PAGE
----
MT. LEBANON, Pennsylvania—Standing outside historic Julie Ward Howe Elementary School in Mt. Lebanon, Doug Mitchell laughed with a pair of rivals as residents streamed in and out of the local voting precinct casting their ballots for the contentious U.S. Senate and gubernatorial races on May 17
A retired banker, Mitchell has lived in this community seven miles southwest of Pittsburgh since 1972. He is a member of the Mt. Lebanon Republican Committee while the two gentlemen next to him are with the Mt. Lebanon Democratic Committee.
In Allegheny County, where Mt. Lebanon is located in the western Pennsylvania hills, 59.4 percent of the citizens voted Democrat in the last presidential election compared to the 39.0 percent who voted Republican.
May 17 marks primary election day in Pennsylvania. The Democrats have Josh Shapiro, the state’s attorney general, running unopposed on the gubernatorial ballot; and Pennsylvania Lt. Gov. John Fetterman holding a significant lead in the U.S. Senate primary.
“Most people we have talked to have said they have already made up their mind on who they are voting for,” said Steve, one of the Democratic Committee members outside of the precinct.
On the Republican side, the outcomes of the Senate and gubernatorial races are not clear.
On May 16, Susquehanna Polling & Research released a poll indicating that Donald Trump-endorsed Doug Mastriano owns a comfortable lead in the governor’s race with 29 percent followed by Bill McSwain (18 percent) and Lou Barletta (15 percent).
The GOP Senate race is more compelling. Susquehanna’s survey showed Trump-endorsed celebrity doctor Mehmet Oz in first place with 28 percent followed by U.S. Army Reserves veteran and commentator Kathy Barnette at 27 percent, and hedge fund executive David McCormick a distant third with 11 percent.
“These races have been more about the impact of Trump’s endorsement than they have been about the issues,” Mitchell said. “That distracts from the current issues in the state, and it distracts from careful examination of ideas and solutions of these issues.”
Trump remains influential in Pennsylvania, Mitchell added, and what happens in the primary and November’s general election will “lead the way to 2024.”
Unlike the Democrats, it is uncertain who will prevail in the GOP Senate primary, Mitchell said.
Fetterman RecoveringPennsylvania Lieutenant Governor and Democratic party Senate candidate John Fetterman suffered a stroke on May 13.
He will not appear at an election night party in Pittsburgh as originally planned, according to a campaign spokesperson, though he is expected to make a full recovery and continue campaigning in the near future.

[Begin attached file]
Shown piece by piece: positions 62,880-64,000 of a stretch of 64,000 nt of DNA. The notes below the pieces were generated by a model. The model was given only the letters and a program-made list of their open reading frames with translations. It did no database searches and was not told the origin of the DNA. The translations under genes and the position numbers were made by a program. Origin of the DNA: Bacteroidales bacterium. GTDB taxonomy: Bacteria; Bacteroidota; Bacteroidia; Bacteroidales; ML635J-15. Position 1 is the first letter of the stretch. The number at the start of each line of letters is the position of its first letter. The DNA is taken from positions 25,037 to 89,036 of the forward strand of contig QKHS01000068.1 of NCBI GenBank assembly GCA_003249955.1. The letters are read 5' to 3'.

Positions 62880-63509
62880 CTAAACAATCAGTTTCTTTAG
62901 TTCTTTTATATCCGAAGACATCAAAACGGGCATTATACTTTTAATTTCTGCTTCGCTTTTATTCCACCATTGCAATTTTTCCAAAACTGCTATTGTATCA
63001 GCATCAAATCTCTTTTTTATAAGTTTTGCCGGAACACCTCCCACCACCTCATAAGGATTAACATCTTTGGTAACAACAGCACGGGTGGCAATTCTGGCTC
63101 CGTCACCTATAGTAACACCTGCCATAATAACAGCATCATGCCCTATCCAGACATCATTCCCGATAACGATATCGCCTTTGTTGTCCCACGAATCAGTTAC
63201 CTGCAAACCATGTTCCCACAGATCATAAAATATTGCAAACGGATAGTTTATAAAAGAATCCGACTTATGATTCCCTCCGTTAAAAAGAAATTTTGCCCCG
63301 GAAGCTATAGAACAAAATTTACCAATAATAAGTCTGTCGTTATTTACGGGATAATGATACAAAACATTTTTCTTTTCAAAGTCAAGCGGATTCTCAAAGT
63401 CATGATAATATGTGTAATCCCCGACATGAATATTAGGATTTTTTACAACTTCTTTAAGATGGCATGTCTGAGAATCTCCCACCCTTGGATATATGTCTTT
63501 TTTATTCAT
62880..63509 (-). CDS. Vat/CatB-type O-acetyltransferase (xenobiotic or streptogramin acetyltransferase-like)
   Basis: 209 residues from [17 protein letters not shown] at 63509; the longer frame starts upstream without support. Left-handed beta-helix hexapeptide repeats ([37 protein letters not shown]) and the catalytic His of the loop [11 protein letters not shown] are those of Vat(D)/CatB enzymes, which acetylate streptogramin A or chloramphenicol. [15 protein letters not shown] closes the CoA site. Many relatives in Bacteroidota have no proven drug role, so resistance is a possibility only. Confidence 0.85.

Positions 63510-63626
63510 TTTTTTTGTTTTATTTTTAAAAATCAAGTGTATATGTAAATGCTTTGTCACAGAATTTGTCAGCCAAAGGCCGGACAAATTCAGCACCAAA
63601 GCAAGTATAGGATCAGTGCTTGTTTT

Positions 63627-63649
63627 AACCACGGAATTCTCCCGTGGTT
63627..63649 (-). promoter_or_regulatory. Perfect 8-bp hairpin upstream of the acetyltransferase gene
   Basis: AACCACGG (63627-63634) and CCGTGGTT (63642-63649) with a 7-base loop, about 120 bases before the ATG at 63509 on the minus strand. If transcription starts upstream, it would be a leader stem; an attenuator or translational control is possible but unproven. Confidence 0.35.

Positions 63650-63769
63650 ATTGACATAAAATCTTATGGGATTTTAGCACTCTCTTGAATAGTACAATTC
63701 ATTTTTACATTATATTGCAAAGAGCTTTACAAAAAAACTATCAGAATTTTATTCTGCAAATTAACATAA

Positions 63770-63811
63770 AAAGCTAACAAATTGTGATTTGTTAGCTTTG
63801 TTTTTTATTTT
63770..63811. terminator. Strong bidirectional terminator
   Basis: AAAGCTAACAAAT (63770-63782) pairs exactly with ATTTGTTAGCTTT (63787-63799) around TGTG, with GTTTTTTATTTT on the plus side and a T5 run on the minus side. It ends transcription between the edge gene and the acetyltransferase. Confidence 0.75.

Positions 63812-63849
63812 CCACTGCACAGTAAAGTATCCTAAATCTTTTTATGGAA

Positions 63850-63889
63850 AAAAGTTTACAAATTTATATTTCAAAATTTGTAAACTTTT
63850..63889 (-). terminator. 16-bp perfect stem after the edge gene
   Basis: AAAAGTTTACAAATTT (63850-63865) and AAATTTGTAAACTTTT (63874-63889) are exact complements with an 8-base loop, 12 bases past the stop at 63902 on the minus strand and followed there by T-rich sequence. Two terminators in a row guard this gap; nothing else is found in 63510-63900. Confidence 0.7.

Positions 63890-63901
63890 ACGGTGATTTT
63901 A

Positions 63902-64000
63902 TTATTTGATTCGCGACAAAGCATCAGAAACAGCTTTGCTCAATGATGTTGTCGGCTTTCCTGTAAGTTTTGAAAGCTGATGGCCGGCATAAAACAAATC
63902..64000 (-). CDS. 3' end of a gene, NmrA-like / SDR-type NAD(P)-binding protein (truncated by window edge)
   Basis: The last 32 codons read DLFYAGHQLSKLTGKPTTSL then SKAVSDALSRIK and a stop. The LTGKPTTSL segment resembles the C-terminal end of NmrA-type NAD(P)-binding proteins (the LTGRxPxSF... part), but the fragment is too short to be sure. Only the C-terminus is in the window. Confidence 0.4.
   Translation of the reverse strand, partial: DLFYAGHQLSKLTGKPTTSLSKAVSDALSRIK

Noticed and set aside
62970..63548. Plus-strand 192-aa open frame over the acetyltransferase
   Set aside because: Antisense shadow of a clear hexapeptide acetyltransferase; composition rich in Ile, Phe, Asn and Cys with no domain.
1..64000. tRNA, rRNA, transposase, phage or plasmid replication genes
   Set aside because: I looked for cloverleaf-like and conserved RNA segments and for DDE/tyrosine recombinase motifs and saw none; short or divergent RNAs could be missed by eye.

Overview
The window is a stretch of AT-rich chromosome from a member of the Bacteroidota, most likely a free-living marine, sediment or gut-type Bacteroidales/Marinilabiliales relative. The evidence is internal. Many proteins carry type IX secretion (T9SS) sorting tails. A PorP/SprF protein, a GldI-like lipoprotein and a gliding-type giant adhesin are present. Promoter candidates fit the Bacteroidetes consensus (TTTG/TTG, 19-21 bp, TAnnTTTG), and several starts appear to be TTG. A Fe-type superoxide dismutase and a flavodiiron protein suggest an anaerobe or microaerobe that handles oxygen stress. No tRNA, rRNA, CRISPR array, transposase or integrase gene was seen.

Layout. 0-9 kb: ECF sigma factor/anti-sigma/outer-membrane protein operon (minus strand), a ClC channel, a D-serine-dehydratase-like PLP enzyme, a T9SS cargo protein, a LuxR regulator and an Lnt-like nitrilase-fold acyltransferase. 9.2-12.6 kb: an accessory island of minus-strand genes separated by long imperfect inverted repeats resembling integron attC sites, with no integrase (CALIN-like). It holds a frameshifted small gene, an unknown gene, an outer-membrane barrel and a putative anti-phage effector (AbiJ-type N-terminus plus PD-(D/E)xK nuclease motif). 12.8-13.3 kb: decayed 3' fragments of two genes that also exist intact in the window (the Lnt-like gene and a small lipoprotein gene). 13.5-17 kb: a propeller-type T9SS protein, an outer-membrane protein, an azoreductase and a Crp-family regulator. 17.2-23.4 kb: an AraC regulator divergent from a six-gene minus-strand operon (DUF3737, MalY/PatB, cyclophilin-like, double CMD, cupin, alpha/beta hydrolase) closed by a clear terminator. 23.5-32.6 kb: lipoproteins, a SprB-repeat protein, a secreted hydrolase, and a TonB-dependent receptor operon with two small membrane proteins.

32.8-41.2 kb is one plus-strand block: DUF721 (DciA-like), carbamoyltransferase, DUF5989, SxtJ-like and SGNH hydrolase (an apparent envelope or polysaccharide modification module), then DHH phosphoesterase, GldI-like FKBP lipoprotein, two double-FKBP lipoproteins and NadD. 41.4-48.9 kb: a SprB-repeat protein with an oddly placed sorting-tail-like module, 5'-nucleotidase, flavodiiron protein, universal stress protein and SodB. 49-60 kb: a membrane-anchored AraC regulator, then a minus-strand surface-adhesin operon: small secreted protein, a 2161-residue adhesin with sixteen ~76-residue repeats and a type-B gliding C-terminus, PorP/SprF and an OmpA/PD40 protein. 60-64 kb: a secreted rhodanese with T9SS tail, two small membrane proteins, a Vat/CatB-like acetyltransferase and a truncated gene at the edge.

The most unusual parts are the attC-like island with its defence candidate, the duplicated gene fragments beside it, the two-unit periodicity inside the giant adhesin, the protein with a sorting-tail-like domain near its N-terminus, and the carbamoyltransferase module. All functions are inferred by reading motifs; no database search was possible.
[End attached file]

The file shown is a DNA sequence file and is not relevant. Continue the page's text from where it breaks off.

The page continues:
On May 17, he cast an emergency absentee ballot.
Also on May 17, Fetterman underwent a procedure to implant a pacemaker with a defibrillator.
After the surgery, Fetterman tweeted "We got the all-clear that it was successful, and that I’m on track for a full recovery."
“Of course, he wants to go home and be with the kids and be out back on the road,” Fetterman’s wife, Gisele Fetterman, said outside a Braddock polling place where she voted on May 17. “But, you know, doctor's orders and my orders. I am not letting that happen.”
“We feel very good about today,” she added. “I think he will get to celebrate soon.”
Fetterman still holds a substantial lead over U.S. Rep. Conor Lamb (D). A Franklin & Marhsall College poll in early May showed Fetterman with 53 percent followed by Lamb at 14 percent.
Several strategists agree that Fetterman’s stroke should not impact the primary’s final results.
Fetterman will “be back on the trail soon” after recovering from the stroke, his wife said.
“This is the seat that could decide very much the future of our country and where we go on issues that he’s worked so hard on for the last two decades,” Gisele Fetterman said. “So it’s a very important seat. It’s very serious.”
Only about 5,000 mail-ballot requesters in Philadelphia are Republicans, compared with about 93,000 Democrats.
Statewide, 199,000 Republicans applied for mail ballots and roughly 125,000 of them had been returned by Monday. About 680,000 Democrats applied for mail ballots, and about 452k of those were received by Monday.
Multiple political pundits predicted that results would be known for most races by the evening of May 17, or the morning of May 18.
Stephen Medvic, a government professor at Franklin & Marshall College government professor Stephen Medvic suggested that “it could be a few days until we know the outcome” if the Senate and gubernatorial races are close.